Departments might also consider ways they can certify important learning with badges. For instance, a chemistry department might want to ensure that all graduates have the skills needed to work in a commercial laboratory. Laboratory courses will hopefully teach these skills, but as lab work accounts for only part of the final grade, passing courses does not guarantee all of the requisite skills. Thus, it might want to require that all students attain a laboratory badge that is awarded by instructors who test students’ laboratory skills in some way.

Institutions might also award badges to ensure that new students have the skills needed to succeed at the institution. For one, an institution might require all incoming students to successfully complete online modules on use of the library and online library resources and award a library badge for that achievement. Institutions might also require new students to complete a campus scavenger hunt that requires them to find objects in different buildings, such as the mural in the student union, which ensures that they learn their way around. Plagiarism is also a big issue on campus, with many students running afoul of plagiarism rules because they do not fully understand citation processes and rules. For this reason an institution might require new students to pass a self-paced plagiarism module that ensures they understand how to avoid plagiarism.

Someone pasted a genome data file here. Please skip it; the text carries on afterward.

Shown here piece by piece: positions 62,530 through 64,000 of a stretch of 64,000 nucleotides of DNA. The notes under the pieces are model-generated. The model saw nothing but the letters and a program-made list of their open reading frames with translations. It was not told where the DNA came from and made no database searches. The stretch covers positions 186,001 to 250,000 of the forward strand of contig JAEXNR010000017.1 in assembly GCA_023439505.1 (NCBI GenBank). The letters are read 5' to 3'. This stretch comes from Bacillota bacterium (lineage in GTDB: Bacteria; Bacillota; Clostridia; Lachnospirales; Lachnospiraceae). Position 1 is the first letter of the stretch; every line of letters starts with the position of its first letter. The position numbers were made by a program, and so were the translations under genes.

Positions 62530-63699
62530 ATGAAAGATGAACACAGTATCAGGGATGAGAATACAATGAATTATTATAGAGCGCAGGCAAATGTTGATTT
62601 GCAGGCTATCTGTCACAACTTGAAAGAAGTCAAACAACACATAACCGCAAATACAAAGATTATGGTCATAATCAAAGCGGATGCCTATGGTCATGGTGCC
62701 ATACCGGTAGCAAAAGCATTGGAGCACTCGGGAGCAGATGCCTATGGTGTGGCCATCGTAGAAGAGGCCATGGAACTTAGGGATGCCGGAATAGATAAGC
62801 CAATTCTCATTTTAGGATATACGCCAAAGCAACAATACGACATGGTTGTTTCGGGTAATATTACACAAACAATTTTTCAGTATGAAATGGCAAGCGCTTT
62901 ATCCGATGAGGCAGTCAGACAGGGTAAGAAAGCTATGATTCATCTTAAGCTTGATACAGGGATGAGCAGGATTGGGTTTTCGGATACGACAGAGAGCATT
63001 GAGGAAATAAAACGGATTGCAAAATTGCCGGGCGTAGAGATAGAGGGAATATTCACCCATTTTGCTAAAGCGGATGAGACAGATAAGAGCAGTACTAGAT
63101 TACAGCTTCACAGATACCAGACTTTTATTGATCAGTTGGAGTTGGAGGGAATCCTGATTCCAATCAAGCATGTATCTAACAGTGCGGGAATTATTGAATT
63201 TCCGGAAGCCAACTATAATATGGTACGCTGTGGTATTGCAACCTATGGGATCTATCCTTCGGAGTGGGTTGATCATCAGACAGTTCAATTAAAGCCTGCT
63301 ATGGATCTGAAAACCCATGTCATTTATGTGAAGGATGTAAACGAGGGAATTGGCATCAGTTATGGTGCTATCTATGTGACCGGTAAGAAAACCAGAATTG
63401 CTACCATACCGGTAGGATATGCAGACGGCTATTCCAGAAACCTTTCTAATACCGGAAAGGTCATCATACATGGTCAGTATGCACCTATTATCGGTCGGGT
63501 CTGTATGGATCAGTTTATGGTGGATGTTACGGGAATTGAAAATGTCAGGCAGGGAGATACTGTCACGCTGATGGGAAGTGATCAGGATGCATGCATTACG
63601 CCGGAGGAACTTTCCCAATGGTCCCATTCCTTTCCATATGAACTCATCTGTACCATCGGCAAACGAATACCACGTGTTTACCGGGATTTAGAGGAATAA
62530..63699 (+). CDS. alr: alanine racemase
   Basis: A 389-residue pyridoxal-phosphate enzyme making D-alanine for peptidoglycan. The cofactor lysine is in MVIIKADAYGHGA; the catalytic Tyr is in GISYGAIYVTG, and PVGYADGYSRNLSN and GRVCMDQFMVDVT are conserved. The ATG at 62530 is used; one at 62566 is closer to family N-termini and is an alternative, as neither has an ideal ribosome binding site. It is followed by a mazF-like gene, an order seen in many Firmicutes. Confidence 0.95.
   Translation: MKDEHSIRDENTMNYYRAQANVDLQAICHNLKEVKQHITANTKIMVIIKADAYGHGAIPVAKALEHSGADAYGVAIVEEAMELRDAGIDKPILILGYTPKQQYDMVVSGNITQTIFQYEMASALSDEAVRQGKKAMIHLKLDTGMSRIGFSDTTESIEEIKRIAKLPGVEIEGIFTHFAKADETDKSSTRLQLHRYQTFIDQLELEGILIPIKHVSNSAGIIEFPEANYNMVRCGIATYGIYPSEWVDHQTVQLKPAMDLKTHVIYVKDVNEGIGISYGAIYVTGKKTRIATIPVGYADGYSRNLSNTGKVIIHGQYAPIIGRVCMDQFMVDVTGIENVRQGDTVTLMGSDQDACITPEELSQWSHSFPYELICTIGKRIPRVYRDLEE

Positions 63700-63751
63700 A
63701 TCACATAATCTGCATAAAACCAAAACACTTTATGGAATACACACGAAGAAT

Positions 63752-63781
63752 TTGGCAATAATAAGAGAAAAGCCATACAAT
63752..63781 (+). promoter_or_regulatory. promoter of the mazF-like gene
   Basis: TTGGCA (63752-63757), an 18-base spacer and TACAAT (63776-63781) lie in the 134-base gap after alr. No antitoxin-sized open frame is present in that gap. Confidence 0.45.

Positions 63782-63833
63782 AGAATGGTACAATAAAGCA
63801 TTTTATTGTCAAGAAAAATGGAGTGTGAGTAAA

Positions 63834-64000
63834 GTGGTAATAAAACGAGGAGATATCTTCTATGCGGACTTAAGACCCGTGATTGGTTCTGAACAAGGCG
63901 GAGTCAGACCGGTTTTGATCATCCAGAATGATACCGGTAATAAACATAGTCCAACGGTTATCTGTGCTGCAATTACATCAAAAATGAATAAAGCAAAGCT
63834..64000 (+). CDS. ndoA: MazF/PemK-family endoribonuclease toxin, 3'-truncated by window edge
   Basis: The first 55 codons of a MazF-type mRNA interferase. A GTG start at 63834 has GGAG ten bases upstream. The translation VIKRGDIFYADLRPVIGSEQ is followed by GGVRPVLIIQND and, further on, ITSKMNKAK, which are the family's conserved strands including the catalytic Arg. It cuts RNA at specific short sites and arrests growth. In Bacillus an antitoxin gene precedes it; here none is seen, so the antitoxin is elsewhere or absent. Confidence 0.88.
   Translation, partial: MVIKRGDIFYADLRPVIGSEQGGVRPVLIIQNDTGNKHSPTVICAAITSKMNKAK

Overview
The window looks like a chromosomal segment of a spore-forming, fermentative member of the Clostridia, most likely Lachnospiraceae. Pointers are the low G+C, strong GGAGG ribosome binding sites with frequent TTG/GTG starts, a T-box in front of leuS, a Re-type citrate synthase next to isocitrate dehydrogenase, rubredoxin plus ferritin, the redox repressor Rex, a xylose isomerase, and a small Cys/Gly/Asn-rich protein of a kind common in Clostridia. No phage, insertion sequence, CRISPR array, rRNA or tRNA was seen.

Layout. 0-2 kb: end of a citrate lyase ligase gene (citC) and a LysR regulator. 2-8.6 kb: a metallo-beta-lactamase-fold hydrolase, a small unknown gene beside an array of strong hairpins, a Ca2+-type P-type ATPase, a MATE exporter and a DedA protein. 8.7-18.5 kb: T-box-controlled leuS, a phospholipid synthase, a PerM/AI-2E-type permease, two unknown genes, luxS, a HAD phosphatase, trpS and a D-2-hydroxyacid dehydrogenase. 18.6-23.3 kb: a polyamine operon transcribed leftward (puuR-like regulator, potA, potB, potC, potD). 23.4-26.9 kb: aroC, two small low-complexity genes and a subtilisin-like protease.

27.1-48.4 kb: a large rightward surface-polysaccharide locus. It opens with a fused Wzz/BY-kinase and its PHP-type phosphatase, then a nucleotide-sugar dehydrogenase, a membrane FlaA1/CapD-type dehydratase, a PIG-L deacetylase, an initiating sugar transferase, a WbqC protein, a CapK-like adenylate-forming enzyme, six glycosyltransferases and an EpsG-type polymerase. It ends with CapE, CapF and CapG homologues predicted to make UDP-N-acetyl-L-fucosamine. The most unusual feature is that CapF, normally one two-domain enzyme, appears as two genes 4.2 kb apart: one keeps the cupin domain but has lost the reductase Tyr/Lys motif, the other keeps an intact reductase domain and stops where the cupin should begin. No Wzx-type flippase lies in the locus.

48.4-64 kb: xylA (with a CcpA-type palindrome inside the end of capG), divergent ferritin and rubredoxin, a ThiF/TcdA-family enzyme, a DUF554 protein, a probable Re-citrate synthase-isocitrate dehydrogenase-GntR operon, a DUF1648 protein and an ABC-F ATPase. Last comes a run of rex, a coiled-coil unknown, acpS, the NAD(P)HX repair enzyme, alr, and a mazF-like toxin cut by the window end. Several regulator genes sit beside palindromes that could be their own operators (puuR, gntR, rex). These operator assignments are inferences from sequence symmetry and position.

Finally, an institution might allow faculty to award badges to students who display exemplary skills in their coursework. Faculty often see examples of student work that stands out from the rest, and often wish that they could recognize it with something more than just an A on the assignment. For example, when a student does a particularly exceptional class presentation the instructor might be able to award a public speaking badge to the student. This could serve as an incentive for students to excel in their work.

Gamified learning

Some faculty also use badges as a means of gamifying learning. Instead of the traditional “subtract for errors” grading methodology, which starts with a perfect score and subtracts points for errors, badges use a video game–style methodology that does the opposite: students start with zero points and then earn points that add up to their grade. The benefit is increased student motivation. Traditional grading is an exercise in telling students about their failures, whereas a badging system credits students with each new success. Students will complain to their instructors when they get a poor grade because it signals failure, but they merely shrug off getting killed in a video game and starting again because there is always another chance for success.